We’ve heard better sound in other movies this year. I wasn’t blown away by the soundtrack although it was decent enough. The cinematography and camerawork are a compelling thing of beauty – particularly during action sequences. The wardrobe crew did a super-outstanding job of outfitting Charlize while we watched her do a whooooole lot of walking, or shall we say strutting, in black and white outfits with the most incredible shoes through the streets of Berlin. Her black and white outfits become a character in the movie because they were so lovely and she wore them all so well. Stilettos, cobblestone and secret missions don’t mix well and would never work for me (particularly if you add in the vodka this woman drank), but Charlize makes it look totally doable.

I have to address the lesbian scenes.  These are in the movie for a purpose which is to punctuate Lorraine’s ambiguity in all things.  The symbolism is found in her wardrobe, in her drink, in her emotional attachment and detachment, and in her sexuality.  So for this particular movie the character’s sexuality served a purpose and was not gratuitous.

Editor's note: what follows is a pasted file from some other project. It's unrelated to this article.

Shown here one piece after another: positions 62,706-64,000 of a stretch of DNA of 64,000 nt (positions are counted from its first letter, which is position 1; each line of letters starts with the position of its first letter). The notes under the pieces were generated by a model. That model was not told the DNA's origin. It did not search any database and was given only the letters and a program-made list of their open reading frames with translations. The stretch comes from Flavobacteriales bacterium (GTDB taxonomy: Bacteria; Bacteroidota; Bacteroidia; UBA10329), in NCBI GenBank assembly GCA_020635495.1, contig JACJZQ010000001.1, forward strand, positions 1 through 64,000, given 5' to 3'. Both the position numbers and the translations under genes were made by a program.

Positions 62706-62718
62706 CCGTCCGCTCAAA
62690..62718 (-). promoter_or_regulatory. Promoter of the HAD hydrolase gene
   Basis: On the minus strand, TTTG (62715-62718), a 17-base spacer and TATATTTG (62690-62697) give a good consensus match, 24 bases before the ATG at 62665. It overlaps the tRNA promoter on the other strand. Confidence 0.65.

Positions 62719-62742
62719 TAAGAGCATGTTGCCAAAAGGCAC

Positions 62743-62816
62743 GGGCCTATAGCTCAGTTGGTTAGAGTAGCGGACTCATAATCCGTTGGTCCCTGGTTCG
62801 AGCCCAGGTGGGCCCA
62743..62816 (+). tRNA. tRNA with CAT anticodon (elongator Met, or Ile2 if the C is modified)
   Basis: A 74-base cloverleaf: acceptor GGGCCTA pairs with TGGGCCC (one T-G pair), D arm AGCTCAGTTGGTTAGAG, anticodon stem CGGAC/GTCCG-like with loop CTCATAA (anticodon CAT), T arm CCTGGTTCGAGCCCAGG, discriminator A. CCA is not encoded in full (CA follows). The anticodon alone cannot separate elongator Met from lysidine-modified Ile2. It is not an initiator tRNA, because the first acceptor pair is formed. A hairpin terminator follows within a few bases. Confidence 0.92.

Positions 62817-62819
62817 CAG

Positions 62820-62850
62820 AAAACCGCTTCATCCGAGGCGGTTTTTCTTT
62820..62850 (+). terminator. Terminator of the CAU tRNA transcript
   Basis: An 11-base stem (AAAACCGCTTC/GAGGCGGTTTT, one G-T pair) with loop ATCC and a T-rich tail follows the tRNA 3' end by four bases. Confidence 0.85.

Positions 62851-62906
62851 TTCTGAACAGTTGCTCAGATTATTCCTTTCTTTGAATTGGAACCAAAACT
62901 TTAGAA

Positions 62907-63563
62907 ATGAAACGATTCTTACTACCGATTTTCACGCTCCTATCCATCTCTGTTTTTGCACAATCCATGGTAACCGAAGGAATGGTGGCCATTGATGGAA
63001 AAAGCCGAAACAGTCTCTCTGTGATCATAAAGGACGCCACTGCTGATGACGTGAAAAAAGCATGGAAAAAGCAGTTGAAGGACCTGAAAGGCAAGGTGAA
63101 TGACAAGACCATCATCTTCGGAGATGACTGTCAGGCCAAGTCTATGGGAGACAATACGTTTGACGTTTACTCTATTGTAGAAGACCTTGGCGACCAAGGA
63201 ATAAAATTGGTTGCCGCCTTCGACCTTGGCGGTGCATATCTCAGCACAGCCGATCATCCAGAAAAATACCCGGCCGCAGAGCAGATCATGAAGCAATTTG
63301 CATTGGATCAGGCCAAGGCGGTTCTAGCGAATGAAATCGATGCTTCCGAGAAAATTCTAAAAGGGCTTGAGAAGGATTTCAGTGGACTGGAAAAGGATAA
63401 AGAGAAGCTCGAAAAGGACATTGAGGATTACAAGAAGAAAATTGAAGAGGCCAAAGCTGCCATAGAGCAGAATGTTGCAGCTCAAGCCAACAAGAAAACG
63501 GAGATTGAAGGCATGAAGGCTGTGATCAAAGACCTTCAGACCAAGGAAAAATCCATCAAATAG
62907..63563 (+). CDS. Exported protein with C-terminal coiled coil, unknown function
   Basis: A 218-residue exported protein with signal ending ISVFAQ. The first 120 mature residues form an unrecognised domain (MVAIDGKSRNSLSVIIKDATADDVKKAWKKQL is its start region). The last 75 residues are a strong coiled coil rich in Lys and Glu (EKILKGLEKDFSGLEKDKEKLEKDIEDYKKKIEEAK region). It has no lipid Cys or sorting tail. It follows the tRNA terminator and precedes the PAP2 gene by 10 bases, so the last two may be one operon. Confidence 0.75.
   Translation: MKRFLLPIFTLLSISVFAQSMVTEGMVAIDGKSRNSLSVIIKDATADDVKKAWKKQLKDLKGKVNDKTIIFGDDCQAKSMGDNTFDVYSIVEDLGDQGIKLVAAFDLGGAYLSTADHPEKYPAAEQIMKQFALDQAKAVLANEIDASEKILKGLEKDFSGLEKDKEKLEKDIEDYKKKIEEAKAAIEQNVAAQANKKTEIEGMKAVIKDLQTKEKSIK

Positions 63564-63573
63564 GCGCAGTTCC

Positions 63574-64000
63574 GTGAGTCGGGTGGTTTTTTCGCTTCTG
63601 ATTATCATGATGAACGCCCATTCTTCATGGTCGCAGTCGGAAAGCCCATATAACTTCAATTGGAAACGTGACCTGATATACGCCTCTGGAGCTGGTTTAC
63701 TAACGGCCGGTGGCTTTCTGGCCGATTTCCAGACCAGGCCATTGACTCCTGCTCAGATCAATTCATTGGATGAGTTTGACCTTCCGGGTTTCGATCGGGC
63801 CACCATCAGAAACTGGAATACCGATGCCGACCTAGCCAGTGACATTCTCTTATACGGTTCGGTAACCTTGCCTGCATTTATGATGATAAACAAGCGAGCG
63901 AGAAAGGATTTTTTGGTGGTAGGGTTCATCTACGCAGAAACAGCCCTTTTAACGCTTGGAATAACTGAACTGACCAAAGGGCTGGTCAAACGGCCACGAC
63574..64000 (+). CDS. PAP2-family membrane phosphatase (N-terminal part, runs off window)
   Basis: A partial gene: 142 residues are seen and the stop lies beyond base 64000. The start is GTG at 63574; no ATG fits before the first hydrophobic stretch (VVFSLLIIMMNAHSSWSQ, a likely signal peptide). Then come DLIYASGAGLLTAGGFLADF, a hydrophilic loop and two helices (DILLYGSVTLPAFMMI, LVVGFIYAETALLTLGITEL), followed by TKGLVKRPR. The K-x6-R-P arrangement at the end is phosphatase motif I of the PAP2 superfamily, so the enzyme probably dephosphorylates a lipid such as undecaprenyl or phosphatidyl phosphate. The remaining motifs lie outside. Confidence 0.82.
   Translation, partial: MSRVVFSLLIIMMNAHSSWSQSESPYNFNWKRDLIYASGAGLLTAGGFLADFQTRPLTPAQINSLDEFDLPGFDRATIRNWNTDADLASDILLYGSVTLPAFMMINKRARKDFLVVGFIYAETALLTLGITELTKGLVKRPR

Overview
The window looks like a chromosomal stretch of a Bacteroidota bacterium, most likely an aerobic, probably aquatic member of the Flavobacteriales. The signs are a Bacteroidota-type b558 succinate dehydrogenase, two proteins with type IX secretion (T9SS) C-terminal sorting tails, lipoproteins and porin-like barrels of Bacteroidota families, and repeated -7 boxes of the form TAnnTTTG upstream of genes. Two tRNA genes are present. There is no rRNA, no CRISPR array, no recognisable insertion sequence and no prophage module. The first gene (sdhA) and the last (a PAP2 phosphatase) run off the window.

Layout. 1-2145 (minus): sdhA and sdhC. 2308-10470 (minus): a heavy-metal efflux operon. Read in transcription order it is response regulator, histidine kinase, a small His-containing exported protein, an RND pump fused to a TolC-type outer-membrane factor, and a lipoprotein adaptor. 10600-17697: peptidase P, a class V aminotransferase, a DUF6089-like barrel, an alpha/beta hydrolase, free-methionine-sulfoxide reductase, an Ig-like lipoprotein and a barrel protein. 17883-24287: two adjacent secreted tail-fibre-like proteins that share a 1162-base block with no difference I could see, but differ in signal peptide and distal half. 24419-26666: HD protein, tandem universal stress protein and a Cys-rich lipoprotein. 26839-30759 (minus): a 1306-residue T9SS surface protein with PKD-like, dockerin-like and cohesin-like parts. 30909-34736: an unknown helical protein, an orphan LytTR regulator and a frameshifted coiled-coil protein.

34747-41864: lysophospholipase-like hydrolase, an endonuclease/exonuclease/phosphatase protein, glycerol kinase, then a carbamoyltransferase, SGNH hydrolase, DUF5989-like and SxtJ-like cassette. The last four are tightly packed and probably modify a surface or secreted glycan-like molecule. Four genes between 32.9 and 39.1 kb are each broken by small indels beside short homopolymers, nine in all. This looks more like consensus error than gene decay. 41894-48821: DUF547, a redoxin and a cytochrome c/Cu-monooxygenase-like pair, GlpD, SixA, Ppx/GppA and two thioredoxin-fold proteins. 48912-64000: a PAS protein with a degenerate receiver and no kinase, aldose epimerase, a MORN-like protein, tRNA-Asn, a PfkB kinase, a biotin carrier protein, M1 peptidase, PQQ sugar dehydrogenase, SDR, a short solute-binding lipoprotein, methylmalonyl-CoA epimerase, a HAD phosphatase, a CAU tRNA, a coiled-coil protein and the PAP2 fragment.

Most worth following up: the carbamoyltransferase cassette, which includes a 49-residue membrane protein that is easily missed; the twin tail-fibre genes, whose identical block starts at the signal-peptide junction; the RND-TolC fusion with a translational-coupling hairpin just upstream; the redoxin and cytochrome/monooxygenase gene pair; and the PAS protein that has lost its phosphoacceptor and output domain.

The acting is good but I wasn’t “wowed.” Charlize’s performance is fine, but it left me wanting. Wanting to watch The Long Kiss Good Night so I could enjoy Geena Davis as kick ass Charly Baltimore… I don’t mean to compare movies or blondes but sometimes these things cannot be helped. (Perhaps it was the ass kicking, drinking, smoking and heavy eyeliner that beg the comparison to be drawn. And I really am going to watch The Long Kiss Good Night again if it rains this weekend.) James McAvoy is becoming “that dude” for me. Having last seen him in Split (here’s my review), perhaps he’s spoiled me for anything else he does. I enjoy watching him because he picks such diverse roles, and excels at them. I cannot wait to see what and/or who he will be or become next and I want to go back and watch every role he has ever played. (By the way, the first thing I ever saw him in was the original UK version of Shameless. If you’ve never watched Shameless or have only seen the American version, stream it.) If you can’t tell, I really like this guy. But here, while he is effortless in the role I wanted to see him push through and give me more. Again, I just wasn’t satisfied.